Monday, July 10, 2006

State and local police would be prohibited in key ways from helping Immigration and Customs Enforcement combat illegal immigration under Senate legislation, a wall that opponents say would lead to rampant fraud, hamper efforts to deport future illegals and threaten national security.

“The Senate bill would actually make us less safe,” said Rep. Ed Royce, California Republican and chairman of the International Relations Committee’s subcommittee on international terrorism and nonproliferation. It “would roll back the ability for state and local officials to cooperate with federal officials.”

Out of deference to the confidentiality concerns of foreigners in the U.S., the bill would bar state and local police from detaining aliens simply for being in the U.S. illegally. Police could arrest the aliens only if they commit certain additional violations of federal immigration law such as marriage fraud or document counterfeiting.

“This is a time bomb that is just waiting to do a lot of damage,” former U.S. Department of Justice lawyer Kris Kobach told The Washington Times yesterday. “Either it will be the damage done by terrorists in this country or it will be the damage done to our ability to control illegal immigration.”

The wall — which opponents say is similar to the one criticized by the September 11 commission for hampering efforts to prevent terrorist attacks — is getting closer attention after Mr. Royce held immigration hearings last week in California and Texas. Mr. Kobach, who served as counsel to former Attorney General John Ashcroft and now teaches at University of Missouri at Kansas City School of Law, was among those who testified.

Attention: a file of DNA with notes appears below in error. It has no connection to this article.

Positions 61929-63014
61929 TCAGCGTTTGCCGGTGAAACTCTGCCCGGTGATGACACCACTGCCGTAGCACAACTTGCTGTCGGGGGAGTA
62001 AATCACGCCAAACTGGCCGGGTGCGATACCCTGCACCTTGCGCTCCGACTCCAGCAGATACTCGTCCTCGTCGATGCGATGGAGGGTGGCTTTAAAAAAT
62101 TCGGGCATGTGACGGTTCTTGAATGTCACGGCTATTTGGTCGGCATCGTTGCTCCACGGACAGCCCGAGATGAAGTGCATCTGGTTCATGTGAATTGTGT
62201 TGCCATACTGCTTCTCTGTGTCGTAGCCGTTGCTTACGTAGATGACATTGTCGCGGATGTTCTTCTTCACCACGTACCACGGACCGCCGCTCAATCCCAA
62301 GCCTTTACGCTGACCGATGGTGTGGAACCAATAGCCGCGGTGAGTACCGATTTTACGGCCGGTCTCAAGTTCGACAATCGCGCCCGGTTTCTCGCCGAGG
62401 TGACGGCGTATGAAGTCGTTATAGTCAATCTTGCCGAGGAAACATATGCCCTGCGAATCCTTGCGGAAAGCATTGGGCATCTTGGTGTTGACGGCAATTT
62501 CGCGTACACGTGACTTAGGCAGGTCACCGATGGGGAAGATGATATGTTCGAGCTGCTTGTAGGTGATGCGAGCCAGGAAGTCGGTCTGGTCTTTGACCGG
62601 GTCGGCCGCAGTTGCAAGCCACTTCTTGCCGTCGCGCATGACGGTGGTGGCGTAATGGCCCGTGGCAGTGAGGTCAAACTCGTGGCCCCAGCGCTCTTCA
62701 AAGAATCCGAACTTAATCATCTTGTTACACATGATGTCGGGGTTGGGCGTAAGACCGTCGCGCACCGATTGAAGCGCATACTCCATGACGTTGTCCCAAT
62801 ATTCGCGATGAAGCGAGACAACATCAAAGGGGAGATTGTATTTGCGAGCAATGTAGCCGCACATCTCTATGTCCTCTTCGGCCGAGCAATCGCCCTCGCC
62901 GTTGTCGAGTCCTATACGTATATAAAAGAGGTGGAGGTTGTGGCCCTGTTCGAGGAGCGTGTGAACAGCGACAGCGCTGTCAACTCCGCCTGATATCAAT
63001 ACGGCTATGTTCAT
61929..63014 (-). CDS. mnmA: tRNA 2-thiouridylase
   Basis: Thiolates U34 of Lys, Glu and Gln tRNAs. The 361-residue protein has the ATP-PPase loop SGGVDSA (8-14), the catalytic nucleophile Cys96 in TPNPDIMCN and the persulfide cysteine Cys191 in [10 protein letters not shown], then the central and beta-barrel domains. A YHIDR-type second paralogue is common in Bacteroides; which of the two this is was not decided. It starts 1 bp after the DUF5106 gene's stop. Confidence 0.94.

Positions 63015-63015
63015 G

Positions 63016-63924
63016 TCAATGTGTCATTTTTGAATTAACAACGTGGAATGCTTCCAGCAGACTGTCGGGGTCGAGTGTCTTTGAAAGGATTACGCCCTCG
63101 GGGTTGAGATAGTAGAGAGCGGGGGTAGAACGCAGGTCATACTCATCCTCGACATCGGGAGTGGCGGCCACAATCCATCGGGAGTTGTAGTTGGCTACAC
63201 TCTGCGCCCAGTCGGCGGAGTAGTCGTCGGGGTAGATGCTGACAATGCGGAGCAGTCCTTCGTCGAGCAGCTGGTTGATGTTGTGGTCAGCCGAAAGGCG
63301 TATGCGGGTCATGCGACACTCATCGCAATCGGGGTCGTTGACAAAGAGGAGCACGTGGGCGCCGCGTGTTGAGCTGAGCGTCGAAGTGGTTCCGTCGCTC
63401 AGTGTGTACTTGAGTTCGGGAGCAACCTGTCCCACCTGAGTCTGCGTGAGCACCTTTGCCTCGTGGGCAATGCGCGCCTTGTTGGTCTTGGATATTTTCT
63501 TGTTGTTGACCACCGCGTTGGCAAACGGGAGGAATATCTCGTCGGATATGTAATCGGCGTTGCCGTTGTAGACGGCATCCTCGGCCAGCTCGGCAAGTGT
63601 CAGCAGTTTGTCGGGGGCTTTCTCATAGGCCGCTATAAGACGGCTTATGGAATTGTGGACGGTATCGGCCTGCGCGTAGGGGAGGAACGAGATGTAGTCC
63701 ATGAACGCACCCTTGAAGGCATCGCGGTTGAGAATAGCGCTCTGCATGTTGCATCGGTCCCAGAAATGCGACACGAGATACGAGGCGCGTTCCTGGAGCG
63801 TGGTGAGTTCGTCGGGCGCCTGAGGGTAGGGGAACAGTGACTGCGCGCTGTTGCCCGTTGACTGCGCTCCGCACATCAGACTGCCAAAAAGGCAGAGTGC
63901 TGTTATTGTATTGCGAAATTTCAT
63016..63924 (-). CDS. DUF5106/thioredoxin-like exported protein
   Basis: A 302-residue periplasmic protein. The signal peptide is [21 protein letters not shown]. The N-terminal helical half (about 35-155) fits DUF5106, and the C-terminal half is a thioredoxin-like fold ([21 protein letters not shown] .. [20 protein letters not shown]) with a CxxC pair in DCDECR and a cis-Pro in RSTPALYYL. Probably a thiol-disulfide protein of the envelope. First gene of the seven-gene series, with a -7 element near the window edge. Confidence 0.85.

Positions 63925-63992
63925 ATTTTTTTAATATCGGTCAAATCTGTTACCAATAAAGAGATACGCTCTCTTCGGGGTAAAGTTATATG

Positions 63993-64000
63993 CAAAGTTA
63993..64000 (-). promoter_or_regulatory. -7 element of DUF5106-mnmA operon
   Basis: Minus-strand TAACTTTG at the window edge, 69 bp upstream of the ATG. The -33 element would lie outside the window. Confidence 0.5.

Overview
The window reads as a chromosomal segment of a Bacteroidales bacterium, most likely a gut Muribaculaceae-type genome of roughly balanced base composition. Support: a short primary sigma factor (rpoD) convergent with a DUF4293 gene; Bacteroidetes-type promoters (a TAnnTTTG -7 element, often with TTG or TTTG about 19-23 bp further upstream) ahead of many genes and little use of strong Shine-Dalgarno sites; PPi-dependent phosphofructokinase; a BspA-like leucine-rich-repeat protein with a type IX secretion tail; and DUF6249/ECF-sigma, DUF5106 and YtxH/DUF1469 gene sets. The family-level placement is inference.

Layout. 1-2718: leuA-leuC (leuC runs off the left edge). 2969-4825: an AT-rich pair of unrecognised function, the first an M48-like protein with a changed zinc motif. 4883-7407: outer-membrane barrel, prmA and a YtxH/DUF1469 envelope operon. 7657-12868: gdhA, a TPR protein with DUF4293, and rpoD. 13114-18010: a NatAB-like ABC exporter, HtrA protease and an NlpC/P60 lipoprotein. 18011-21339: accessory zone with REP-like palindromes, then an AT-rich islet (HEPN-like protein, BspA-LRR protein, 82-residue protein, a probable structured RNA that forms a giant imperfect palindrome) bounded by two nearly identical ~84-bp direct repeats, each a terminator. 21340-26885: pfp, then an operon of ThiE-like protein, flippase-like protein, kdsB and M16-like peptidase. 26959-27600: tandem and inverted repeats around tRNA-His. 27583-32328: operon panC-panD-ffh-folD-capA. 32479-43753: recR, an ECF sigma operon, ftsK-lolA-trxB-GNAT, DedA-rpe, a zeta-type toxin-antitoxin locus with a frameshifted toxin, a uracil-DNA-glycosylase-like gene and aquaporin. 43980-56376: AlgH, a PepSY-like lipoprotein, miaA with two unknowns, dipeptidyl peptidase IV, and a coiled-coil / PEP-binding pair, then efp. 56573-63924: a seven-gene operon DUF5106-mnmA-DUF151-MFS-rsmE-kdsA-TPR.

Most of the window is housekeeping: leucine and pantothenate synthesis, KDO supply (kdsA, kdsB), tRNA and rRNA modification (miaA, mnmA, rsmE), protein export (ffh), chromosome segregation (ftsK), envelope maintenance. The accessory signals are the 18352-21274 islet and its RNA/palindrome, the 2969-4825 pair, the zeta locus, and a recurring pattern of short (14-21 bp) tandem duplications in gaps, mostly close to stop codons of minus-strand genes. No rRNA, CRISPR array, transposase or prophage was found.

Under current law, he said, a police officer may in the course of his duties ask a suspect about his immigration status. For verification, the officer can call the Law Enforcement Support Center (LESC), a database in Vermont that maintains the status and identities of aliens suspected, arrested or convicted of criminal activity. If it turns out that the suspect is in the U.S. illegally, the officer may arrest the alien.

But under the Senate bill, the officer’s power to arrest would be curtailed, Mr. Kobach said. State and local police would no longer be permitted to arrest aliens for “civil” violations of federal immigration laws, such as overstaying their visas or failing to attend the classes required under their student visas.

Mr. Kobach told the House panel last week that four of the 19 September 11 hijackers had committed immigration violations and had been stopped by state and local police before the attacks. In particular, he pointed to Ziad Samir Jarrah, the Lebanese terrorist in the country on a six-month tourist visa that he had overstayed.

On Sept. 9, 2001, Jarrah was stopped going 90 mph on Interstate 95 in Maryland and given a $270 speeding ticket, which was later found in the glove compartment at the Newark airport in New Jersey, where he boarded United Flight 93.

“If the officer had asked a few questions and determined that he was illegal, he could have made the arrest,” Mr. Kobach said. “If the officer had called the Law Enforcement Support Center, which operates 24/7 out of Vermont, the officer could have concluded that he was illegal and could have made the arrest.”

Since September 11, Mr. Kobach said, the Justice Department has encouraged state and local law-enforcement agencies to step up their use of the LESC during routine police work.

The center now gets more than 500,000 calls a year. But if the Senate bill becomes law, the officer who stopped Jarrah on Sept. 9 would not be permitted to arrest him for having overstayed his tourist visa.

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